On April 5, 2019, The Browning School robotics team attended their first FRC competition. FRC is a robotics competition for high school students from all over the world. Our students were able to witness teams from England, China and Turkey compete in this fast-paced robotics challenge. This competition combines the excitement of sport with the rigors of science and technology. Under strict rules, limited resources, and an intense six-week time limit, teams are challenged to raise funds, design a team “brand,” hone teamwork skills, and build and program industrial-size robots to play a difficult field game.
Recently the inaugural Lower and Middle School Robotics team took the tram to Roosevelt Island to visit the Cornell Tech campus. Why take this group of boys to visit New York City’s newest urban campus? Opened in Fall 2017, the Cornell Tech campus on Roosevelt Island is located in Browning’s backyard. It is, itself, a model for innovation that inspires and keeps our high aspirations on track. Mr. Harp’s team was hosted by Citi’s Tech Innovation Department located within the Tata Innovation Center.
Anderson Harp and Melodie Ting served as faculty advisors to the 25 Middle and Upper School boys comprising the executive team and supporting volunteers who organized the second annual TEDxYouth@BrowningSchool event.
From September to February, a dynamic team of organized, self-managed and hard-working individuals met on Tuesday mornings before school to oversee the many requirements of hosting a TEDx event. Following approval of their 16-page application, an amalgamation of Browning’s student talent collectively joined their skills to deliver a one-of-a-kind experience open to anyone in the greater NYC community free of charge, namely, the TEDxYouth@BrowningSchool event. Nearly 100 guests gathered on February 11 in the Kurani Gymnasium for a live speaker series of profound innovators.
What makes a better designer today? In Form II this year, we experimented with project-based learning. The boys examined existing chairs and reengineered a personal version using digital tools in technology classes.
Rapid prototyping with technology has become commonplace in many professional services. In this class, the boys explored pragmatic tools including Computer Aided Design, 3D printing and Virtual Reality to produce a minimum viable product. In the third iteration, students built a virtual experience using the Unity programming language and Oculus Rift. Furthermore, the boys scanned ceramic models with Mr. Davis and imported these organic structures into a VR realm where they could be displayed next to CAD models created in technologyclasses. Our class meetings often resembled a studio where boys would “learn, create and problem-solve in an unstructured environment” (MIT Admissions Office, 2013). This process was the intentional result of meaningful collaboration between the art and technology departments. Through student process, our line of inquiry offers a glimpse into the world where learning to become a better designer will include an interchangeable order of experience with computers or clay.
3rd and 4th grade boys made paper circuits recently in Technology Class. They used a paper template, conductive tape, LED’s, scotch tape, a coin battery, and markers to create unique cards for the holiday season. Using conductive materials the boys learned how to complete a simple circuit. I guided them through the process with an example I had created first. Next, the boys did their best to make the card light up using a test battery. If the LED didn’t light up they had a chance to tinker with the circuits. They were encouraged to ask others in the class to lend a different perspective. Finally, they used the working light to inspire their own design for a new twist to the holiday card.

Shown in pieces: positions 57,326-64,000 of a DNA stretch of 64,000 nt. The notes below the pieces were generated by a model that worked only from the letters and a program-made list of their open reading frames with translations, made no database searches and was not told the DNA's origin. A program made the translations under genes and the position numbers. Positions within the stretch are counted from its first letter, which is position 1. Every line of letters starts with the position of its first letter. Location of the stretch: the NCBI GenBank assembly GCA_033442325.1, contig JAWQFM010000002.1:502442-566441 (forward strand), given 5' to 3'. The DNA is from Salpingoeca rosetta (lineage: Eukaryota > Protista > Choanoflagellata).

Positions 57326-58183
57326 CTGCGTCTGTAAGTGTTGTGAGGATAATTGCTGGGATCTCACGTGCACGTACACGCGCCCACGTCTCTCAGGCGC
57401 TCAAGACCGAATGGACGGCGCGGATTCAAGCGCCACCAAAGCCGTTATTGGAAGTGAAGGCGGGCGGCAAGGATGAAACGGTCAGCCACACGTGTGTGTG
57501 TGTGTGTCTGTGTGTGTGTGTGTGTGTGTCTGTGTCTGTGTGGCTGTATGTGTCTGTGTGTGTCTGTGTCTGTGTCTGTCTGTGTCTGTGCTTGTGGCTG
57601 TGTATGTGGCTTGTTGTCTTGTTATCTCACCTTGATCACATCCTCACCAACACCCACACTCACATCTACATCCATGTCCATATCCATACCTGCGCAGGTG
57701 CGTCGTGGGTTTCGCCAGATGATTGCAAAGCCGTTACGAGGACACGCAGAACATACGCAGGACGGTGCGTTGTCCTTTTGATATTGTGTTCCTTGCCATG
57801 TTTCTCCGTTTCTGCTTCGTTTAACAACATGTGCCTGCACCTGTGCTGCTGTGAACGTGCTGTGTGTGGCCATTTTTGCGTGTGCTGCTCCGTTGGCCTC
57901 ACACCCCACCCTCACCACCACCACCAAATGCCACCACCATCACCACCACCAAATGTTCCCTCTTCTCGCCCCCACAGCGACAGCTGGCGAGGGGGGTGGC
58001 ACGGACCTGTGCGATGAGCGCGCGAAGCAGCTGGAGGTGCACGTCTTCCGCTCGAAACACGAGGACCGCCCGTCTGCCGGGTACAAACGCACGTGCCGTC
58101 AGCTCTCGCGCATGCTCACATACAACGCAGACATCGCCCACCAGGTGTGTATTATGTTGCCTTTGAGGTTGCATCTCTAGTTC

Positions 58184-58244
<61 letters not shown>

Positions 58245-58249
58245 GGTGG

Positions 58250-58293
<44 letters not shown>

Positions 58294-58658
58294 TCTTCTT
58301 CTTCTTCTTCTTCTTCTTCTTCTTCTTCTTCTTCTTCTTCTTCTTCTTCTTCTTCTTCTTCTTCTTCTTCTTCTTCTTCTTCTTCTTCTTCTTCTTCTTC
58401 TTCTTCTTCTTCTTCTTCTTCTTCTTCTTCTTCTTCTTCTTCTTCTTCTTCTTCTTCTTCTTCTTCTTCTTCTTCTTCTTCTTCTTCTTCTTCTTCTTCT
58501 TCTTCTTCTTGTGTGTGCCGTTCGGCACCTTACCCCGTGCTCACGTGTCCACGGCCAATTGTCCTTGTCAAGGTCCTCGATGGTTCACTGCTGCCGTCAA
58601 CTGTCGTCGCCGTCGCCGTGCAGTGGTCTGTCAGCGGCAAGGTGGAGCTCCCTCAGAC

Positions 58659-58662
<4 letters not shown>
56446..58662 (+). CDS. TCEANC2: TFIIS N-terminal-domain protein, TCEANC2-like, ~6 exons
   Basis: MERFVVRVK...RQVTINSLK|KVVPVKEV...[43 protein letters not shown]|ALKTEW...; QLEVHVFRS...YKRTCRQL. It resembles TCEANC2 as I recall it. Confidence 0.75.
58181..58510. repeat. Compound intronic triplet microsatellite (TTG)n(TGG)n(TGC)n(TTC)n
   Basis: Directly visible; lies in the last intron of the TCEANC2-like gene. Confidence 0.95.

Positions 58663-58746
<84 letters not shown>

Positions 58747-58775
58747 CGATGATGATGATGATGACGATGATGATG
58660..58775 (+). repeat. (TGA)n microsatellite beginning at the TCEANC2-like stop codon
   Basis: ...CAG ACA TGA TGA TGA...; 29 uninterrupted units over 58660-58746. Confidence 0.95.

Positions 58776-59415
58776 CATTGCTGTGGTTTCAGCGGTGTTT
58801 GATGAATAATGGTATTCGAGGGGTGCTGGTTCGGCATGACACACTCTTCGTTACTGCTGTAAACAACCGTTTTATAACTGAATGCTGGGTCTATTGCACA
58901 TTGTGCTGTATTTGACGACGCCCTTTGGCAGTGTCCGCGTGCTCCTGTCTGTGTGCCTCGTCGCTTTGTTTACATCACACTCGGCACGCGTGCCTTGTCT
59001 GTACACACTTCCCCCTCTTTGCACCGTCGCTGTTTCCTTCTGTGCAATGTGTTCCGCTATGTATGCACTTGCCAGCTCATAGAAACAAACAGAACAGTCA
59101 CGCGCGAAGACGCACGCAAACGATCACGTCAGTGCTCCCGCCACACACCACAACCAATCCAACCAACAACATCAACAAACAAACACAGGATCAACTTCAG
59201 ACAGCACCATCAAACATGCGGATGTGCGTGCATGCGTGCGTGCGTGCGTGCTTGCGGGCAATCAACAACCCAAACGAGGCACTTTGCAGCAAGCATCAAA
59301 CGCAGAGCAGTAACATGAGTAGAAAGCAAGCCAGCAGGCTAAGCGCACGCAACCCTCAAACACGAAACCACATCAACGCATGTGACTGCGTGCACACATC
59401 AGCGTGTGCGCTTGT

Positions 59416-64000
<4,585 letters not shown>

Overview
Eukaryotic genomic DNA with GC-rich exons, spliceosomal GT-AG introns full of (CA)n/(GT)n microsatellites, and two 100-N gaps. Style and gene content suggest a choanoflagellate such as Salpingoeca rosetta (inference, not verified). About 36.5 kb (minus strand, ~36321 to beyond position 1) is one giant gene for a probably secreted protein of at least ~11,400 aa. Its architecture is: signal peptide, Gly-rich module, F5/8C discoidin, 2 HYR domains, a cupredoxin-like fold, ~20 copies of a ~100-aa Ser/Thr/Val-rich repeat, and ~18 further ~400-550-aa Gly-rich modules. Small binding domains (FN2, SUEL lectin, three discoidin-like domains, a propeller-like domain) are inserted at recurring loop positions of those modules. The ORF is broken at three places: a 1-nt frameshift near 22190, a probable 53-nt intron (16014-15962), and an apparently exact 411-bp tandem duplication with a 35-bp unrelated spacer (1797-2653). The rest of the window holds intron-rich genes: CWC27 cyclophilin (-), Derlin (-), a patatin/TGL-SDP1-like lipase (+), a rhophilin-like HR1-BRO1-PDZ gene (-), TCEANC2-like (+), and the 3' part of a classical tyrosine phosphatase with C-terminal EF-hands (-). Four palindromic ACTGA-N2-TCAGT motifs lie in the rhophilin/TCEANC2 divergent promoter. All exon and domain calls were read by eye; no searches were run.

This semester in Form II technology, students explored how they can use design to solve real-world problems. The boys were divided into groups and asked to design a subway station for the year 2035. As the boys worked through the design thinking process, they developed empathy for the future users of the New York City subway system. Soon the boys were crafting problem statements that guided their thinking for the rest of the projects. After ideating multiple solutions, each group focused on their most viable improvements. As the groups started to finalize plans, they made rough prototypes out of foam board and push pins. This allowed them to express their original ideas in tangible artifacts before they created their final models using Adobe Illustrator and the laser cutter. After the Holiday break, each group will have to justify their design decisions through a presentation of their final models to the rest of their class.
Over the past month, Mr. Sambuca's Form II Technology class have been learning how to design three-dimensional shapes. The boys are currently using Tinkercad, a free web-based CAD application that allows the student to drag and drop geometric shapes to create 3D designs. The limited learning curve makes Tinkercad well suited for the K-12 setting, where students learn real computer aided design skills and can apply the knowledge as they move on to professional design tools. The Micro City design project was a two week assignment to test the the skill set on perspective drawing using a city skyline. Students were randomly selected a US city and began to research landmark buildings and different skyline views to get their personal perspective. The students were given design rules and size constraints (100mm long x 100 mm x wide x 100mm high). The micro cities are all available below on Thingiverse for download and will be on display in the 2014 Browning School Art Show. Click here to view the pictures.